Four games into the shortened, 60-game season, the Phillies' bullpen is exactly what you thought it would be.

A problem.

The Phils are 1-3 and all three defeats can be traced back to pitching. Aaron Nola threw a couple of poor curveballs in the season opener against Miami and paid dearly for them. Vince Velasquez and the bullpen got beaten up by the Marlins two days later.

And on Monday night — after not playing a game for eight full days — the Phillies lost, 6-3, to the New York Yankees.

A lack of clutch hitting has definitely hurt the Phillies in their two most recent losses. They were 4 for 19 with runners in scoring position in those two games and left 21 men on base.

But both of those games — the Game 3 loss to the Marlins and the loss to the Yankees — were manageable until the bullpen got in the way.

After Velasquez coughed up a 4-0 lead and was bounced by the Marlins after three innings, the bullpen was tagged for seven runs in six innings in that 11-6 loss nine days ago.

And on Monday night, the Phils were down just 3-1 to the Yankees in the sixth inning when offseason waiver claim Deolis Guerra came in because manager Joe Girardi decided that starter Jake Arrieta, in his first start in almost a year, had "given us everything he had." Arrieta was at 78 pitches. He thought he could have kept going but he understood Girardi's caution.


Guerra's job was to keep the game close. He didn't. He walked the first batter he faced, hit the second batter he faced and allowed a three-run homer to the fourth batter (Gio Urshela) he faced.

The Phillies scored a couple of late runs, but it didn't matter. They couldn't play over Guerra's sloppiness.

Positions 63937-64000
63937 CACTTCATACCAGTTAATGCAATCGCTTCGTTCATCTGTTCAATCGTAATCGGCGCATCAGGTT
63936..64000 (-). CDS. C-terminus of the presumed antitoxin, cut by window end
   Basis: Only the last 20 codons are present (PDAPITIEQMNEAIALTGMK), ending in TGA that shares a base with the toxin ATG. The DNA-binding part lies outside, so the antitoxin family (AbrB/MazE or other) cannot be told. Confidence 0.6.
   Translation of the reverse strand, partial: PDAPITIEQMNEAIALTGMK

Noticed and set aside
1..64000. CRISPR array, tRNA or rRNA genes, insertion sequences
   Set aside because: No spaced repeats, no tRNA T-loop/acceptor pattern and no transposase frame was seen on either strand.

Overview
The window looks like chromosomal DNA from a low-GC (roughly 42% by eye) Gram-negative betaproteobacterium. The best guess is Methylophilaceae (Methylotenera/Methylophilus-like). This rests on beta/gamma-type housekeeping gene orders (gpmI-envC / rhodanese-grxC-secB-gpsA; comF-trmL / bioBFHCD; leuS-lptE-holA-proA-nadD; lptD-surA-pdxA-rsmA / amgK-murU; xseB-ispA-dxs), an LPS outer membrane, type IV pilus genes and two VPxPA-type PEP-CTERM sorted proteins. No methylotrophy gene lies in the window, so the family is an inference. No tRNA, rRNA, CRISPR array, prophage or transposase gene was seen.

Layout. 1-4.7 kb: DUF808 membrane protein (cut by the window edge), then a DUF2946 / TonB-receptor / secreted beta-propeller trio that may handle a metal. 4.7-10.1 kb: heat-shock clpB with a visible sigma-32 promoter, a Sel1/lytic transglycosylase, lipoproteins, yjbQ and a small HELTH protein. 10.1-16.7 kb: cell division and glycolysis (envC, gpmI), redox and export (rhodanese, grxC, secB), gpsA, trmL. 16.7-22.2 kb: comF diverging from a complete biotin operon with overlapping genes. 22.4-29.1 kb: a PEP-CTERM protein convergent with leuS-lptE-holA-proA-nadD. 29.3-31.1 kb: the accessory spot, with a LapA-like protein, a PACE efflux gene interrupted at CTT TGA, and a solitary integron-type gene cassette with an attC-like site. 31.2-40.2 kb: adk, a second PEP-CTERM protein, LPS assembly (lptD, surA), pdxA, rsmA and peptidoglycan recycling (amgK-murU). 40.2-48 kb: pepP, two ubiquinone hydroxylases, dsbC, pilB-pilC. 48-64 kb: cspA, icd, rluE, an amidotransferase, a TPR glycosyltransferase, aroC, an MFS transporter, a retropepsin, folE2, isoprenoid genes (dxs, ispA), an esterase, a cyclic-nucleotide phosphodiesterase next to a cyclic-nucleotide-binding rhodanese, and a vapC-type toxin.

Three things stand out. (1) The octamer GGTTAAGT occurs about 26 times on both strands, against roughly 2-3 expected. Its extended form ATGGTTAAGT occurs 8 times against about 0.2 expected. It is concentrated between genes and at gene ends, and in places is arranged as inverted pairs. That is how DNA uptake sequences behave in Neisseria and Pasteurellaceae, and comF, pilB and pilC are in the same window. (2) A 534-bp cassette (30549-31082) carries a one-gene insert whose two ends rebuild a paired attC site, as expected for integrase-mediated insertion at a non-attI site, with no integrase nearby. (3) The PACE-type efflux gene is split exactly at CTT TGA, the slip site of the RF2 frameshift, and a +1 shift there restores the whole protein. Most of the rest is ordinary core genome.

With switch-hitter Aaron Hicks and right-handed power bat Giancarlo Stanton due up in the bottom of the sixth, Girardi went to the right-hander Guerra over lefty Adam Morgan. Guerra had inspired a bit of confidence in Girardi with a scoreless ninth inning and two strikeouts in the Phillies' 7-1 win over Miami more than a week earlier.

"Deolis threw the ball really well last weekend and was not able to repeat it," Girardi said after the game. "I feel like he has the ability to help us. He just didn't have it tonight."

Morgan came on and quieted things down after Guerra left and veterans Tommy Hunter and Jose Alvarez both pitched a scoreless inning. Those three veterans, along with Hector Neris, are expected to be mainstays in the bullpen. The other seven spots are iffy. The Phils have been hit hard by injury and other medical issues (David Robertson, Seranthony Dominguez, Ranger Suarez) and were not willing to push the luxury tax to bring in relief help over the winter. So, this is what you've got: A bullpen that after four games is just what you thought it would be — a problem.

Girardi has been around long enough to know what's what. But four games into this most unusual season when his team had to idle for eight days because the Miami Marlins couldn't follow health and safety protocols, he will be patient before reaching down to Lehigh Valley for a remake. At least as patient as he can be in a sprint season that has just 56 games remaining.

"I think it's really hard to judge our bullpen right now just because we haven't played in a week, eight days," Girardi said. "Some of these guys haven't worked in eight or nine days. We try to get them as much work as we can, but it's still not game conditions.

"I think you have to give each guy three to four appearances to be fair to them with consistent work. You ask all relievers, they want consistent work. They don't want to sit for a week and then expect to go out there and have pinpoint control and have a good feel for their breaking ball and whatever other pitches they have. I think they need some consistent work before we really make a judgment.

"If we were to make changes, you're calling up kids who have no experience as well in a sense. These were the guys we thought threw the ball the best during the camps and they've got to get it done."

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